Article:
MSGs range from 500 to 1000 small glands, with a diameter between 1 and 5 mm, located in the upper digestive tract [5]. Most are located in the oral cavity mucosa, especially in the lips, tongue, buccal mucosa, and palate. In contrast, ectopic localizations have been described in the literature, such as the oropharynx, tonsils, nasal cavity, paranasal sinuses, and even supraglottic space, larynx, and trachea [8]. As with the major salivary glands, the MSGs can be involved in benign and malignant tumors, but the absence of a specific International Classification of Diseases (ICD) classification and the large variety of histological types and localizations make their diagnosis and treatment challenging [8, 9]. It is well known that 80% of major salivary gland tumors are benign, while in MSGs the incidence of malignancy is similar, with a prevalence of malignant tumors close to 80% [10]. Regarding the epidemiology, the male-to-female ratio in minor and major salivary gland tumors is similar, with an overall ratio of 1.5:1 favoring women, reaching 1.6:1 for benign neoformations [11]. There is a similar prevalence of histologically benign tumors, where pleomorphic adenomas are the most common (65%), followed by WT (23%), recurrent pleomorphic adenoma (5.1%), and oncocytoma (2.8%). [12]. For ENT surgeons, knowledge about the potential location of MSGs and the main pathologies is fundamental in differential diagnosis. In fact, our patient presented at onset with an asymmetric laryngeal submucosal mass with no clear etiology. Submucosal laryngeal masses may present with hoarseness (frequent throat clearing), stridor, dysphonia, and dysphagia, or can be even non-symptomatic. These lesions can arise within the vocal folds (true and false) or pre-epiglottic and paraglottic spaces, or within the laryngeal cartilaginous framework. Diagnostic clinical evaluation is based on videolaryngoscopy, strobe-videolaryngoscopy, contrast-enhanced CT, and MRI, while definitive diagnosis is provided only by histological examination [13], keeping in mind potential ectopic MSGs and their pathologies are mandatory in differential diagnosis. Laryngeal masses may represent inflammatory or infectious disease, or primary benign or malignant tumors. MSGs can be involved in many different diseases such a primary tumor, a metastasis from a primary tumor in other major or MSGs, possible implantation of tumor after surgery, or a non-solid tumor localization (that is, lymphoma) [14]. After careful clinical examination, endoscopic exploration and imaging, as well as complete surgical excision with curative intent and obtaining a certain diagnosis, is advisable [14]. Ferlito et al., considering the numerous reports of both benign and malignant neoplasms that may occur in heterotopic salivary tissue, reported that WT is the most common tumor affecting the ectopic MSGs [14]. The OPC is instead of much rarer occurrence, representing less than 1% of benign tumors of the minor salivary glands. Its occurrence in the larynx predominantly involves the supraglottic level (74% of cases), specifically affecting the ventricles rather than the false vocal cords [15]. Typically presenting as an isolated tumor, the treatment of choice is excision using CO2 laser. However, there are reported rare cases of very voluminous tumors or multiple localizations, which have necessitated open laryngectomy rather than total laryngectomy [15, 16].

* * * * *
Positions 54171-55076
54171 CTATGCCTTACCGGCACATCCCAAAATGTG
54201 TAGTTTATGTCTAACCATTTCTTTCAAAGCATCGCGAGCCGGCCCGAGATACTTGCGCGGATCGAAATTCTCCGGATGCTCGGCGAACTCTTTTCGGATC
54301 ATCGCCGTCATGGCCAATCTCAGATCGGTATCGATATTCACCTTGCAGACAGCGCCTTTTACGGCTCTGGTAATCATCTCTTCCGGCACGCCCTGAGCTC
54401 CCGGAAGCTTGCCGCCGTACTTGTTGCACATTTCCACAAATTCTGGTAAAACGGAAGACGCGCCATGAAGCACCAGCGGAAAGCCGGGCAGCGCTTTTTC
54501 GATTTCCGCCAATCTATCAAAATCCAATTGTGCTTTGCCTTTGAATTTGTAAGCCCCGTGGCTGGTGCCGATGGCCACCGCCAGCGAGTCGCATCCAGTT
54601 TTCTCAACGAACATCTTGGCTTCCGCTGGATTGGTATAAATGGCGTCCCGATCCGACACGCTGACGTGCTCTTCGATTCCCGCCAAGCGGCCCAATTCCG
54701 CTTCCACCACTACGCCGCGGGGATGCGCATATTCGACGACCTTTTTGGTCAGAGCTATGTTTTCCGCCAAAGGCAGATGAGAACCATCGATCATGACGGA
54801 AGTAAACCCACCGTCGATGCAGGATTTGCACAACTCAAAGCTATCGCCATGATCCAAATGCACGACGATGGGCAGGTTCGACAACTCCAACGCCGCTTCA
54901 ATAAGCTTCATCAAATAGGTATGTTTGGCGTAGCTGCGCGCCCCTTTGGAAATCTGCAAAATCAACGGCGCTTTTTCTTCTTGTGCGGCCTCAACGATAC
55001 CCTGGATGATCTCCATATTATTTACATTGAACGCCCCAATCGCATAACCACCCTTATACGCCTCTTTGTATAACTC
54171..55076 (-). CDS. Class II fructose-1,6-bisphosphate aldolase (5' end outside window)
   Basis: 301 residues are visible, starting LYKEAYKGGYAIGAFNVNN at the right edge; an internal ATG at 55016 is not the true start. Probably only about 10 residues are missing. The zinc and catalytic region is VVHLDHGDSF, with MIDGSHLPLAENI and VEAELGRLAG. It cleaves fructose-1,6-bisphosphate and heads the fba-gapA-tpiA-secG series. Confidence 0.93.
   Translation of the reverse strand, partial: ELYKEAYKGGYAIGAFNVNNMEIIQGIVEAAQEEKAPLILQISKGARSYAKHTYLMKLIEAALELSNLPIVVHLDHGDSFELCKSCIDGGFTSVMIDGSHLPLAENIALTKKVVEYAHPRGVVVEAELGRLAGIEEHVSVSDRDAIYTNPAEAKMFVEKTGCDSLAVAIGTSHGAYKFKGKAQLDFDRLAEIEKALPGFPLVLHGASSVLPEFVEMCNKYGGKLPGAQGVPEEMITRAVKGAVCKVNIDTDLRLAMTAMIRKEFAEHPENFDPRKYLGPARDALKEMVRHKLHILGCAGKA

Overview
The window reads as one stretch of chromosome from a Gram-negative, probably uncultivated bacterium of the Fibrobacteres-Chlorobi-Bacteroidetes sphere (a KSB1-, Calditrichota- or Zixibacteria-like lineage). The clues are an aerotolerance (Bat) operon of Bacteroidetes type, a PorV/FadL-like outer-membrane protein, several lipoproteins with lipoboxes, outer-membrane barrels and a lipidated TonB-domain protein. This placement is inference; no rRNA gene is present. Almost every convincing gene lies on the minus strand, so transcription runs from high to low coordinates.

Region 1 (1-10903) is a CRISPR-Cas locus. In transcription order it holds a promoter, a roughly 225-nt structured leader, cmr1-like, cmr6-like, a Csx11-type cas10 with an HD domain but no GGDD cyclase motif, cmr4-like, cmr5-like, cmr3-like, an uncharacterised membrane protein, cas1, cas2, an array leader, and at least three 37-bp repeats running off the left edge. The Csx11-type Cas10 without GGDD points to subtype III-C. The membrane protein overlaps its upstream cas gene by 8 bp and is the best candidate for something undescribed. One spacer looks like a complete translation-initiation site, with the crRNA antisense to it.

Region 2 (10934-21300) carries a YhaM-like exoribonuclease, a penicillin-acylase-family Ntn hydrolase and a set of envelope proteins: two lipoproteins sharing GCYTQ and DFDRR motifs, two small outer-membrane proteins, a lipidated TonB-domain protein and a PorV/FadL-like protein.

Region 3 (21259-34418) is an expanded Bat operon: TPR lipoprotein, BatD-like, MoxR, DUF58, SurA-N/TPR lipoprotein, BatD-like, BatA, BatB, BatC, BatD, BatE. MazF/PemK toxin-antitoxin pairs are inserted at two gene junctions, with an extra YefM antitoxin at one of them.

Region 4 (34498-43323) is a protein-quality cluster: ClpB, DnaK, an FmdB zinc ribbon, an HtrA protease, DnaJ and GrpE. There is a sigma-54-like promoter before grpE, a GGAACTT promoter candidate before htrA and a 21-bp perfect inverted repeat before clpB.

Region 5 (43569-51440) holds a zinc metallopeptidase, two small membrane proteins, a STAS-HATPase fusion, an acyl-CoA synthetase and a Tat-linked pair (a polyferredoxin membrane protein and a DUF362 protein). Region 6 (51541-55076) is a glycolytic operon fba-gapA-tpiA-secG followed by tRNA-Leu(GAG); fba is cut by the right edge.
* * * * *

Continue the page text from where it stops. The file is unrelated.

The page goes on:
Ectopic MSG tumors, both benign and malignant, should be taken into consideration as potential differential diagnosis for any swelling arising within the upper digestive tract mucosa. For this purpose, ENT clinical examination completed by videolaryngoscopy (or even strobe-videolaryngoscopy) can easily point out the location of the mass. Imaging, such as CT and/or MRI, is mandatory for differential diagnosis and for surgical planning. In fact, complete surgical excision can provide both diagnosis and definitive cure. In our clinical case, after completion of surgery and histology, the mass was determined to be an OPC of a heterotopic salivary gland in the larynx, a rare tumor histotype that involves ectopic MSGs.

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AC, RS, RP, and RC: literature review and drafting and revision of this paper. RS, MB, and MT: literature review and revisions of this paper. AC, RC, and MT: project conceptualization and revision of this paper.

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Correspondence to Alberto Caranti or Roberto Spasiano.

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Caranti, A., Spasiano, R., Piantanida, R. et al. Oncocytic papillary cystadenoma of the larynx: a case report. J Med Case Reports 18, 172 (2024).